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Jesse Cail Burkett (December 4, 1868 – May 27, 1953), nicknamed "Crab", was an American left fielder in Major League Baseball from 1890 to 1905. He batted over .400 twice, and held the major league hits record for 15 years.[1] After his playing career, Burkett managed in the minor leagues. He was elected into the Baseball Hall of Fame in 1946.

Jesse Burkett
1920 Jesse Burkett.jpeg
Burkett in 1920
Left fielder
Born: (1868-12-04)December 4, 1868
Wheeling, West Virginia
Died: May 27, 1953(1953-05-27) (aged 84)
Worcester, Massachusetts
Batted: Left Threw: Left
MLB debut
April 22, 1890, for the New York Giants
Last MLB appearance
October 7, 1905, for the Boston Americans
MLB statistics
Batting average.338
Home runs75
Runs batted in952
Career highlights and awards
Member of the National
Empty Star.svg Empty Star.svg Empty Star.svg Baseball Hall of Fame Empty Star.svg Empty Star.svg Empty Star.svg
Election MethodVeteran's Committee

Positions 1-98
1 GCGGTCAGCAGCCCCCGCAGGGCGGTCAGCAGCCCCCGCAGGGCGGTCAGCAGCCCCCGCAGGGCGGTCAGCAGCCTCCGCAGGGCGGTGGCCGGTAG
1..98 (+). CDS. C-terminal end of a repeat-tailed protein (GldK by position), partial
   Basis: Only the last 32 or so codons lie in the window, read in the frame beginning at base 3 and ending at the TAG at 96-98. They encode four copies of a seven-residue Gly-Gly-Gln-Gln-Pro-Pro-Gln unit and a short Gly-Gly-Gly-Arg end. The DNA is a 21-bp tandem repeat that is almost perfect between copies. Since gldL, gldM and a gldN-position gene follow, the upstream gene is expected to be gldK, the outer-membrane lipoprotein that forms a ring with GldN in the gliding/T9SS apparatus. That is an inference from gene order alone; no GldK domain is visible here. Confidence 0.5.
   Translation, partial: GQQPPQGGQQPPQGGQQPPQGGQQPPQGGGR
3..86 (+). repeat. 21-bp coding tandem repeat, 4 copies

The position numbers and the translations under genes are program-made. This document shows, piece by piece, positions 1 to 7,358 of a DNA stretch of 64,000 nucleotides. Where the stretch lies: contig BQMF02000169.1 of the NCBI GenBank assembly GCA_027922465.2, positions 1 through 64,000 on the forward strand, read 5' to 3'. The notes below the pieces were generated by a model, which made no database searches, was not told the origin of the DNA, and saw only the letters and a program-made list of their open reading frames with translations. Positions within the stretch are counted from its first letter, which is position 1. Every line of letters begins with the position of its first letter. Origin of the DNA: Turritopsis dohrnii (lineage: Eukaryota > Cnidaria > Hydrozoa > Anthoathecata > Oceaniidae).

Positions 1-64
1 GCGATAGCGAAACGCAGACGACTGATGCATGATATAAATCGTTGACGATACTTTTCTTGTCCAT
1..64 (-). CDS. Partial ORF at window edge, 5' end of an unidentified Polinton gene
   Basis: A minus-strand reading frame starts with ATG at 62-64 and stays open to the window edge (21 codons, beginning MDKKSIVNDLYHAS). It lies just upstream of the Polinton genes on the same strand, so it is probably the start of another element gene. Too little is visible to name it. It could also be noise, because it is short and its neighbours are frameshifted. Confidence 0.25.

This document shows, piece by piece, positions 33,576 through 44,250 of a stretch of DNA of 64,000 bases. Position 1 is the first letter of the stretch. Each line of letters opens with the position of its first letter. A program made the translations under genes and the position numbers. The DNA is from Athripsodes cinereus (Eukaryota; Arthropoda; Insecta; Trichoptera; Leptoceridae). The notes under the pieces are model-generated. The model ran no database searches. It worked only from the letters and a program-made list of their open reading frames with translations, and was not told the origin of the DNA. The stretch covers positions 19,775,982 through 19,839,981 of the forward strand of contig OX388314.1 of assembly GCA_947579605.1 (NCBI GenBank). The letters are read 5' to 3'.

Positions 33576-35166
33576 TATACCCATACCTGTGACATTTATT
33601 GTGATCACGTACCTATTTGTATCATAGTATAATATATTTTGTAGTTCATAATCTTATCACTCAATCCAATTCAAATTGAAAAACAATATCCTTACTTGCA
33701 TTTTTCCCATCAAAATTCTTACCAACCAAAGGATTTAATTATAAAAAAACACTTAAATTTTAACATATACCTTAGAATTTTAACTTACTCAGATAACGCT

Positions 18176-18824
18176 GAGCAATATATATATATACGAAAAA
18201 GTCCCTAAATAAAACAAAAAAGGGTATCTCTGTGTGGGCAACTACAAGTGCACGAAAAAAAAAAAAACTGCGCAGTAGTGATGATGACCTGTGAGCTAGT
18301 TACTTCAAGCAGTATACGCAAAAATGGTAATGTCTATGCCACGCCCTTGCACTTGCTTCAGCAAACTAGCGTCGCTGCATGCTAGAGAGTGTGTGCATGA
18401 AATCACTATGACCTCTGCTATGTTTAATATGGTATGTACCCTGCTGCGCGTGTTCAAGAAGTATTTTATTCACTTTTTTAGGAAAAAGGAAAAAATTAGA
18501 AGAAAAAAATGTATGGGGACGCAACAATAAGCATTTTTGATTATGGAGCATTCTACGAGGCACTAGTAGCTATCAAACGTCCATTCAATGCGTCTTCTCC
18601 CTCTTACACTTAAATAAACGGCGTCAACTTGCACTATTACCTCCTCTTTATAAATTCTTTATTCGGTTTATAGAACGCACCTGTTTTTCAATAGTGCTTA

Early lifeEdit

Burkett was born in Wheeling, West Virginia,[2] to Granville and Ellen Burkett. His father was a laborer and painter who worked for the Wheeling and Belmont Bridge Company.[3] Beginning his professional career as a pitcher, he won 27 games at the age of 19 in 1888 in Scranton, Pennsylvania, and also compiled a 39–6 record for the Worcester Club of the New England League. He acquired his nickname, "Crab", due to his serious disposition.[4]

Major League Baseball careerEdit

Burkett made his major league debut for the New York Giants of the National League (NL) in 1890 and had a batting average of .309. He was then purchased by the Cleveland Spiders in February 1891 and played for them through the 1898 season. In 1892, he hit .275 and was among the league's top ten players in runs scored and triples. The next season, his batting average increased to .348 (sixth highest in the league) and drew 98 walks (fifth most in the league). He remained in the top ten in walks in almost every season throughout his career.[2]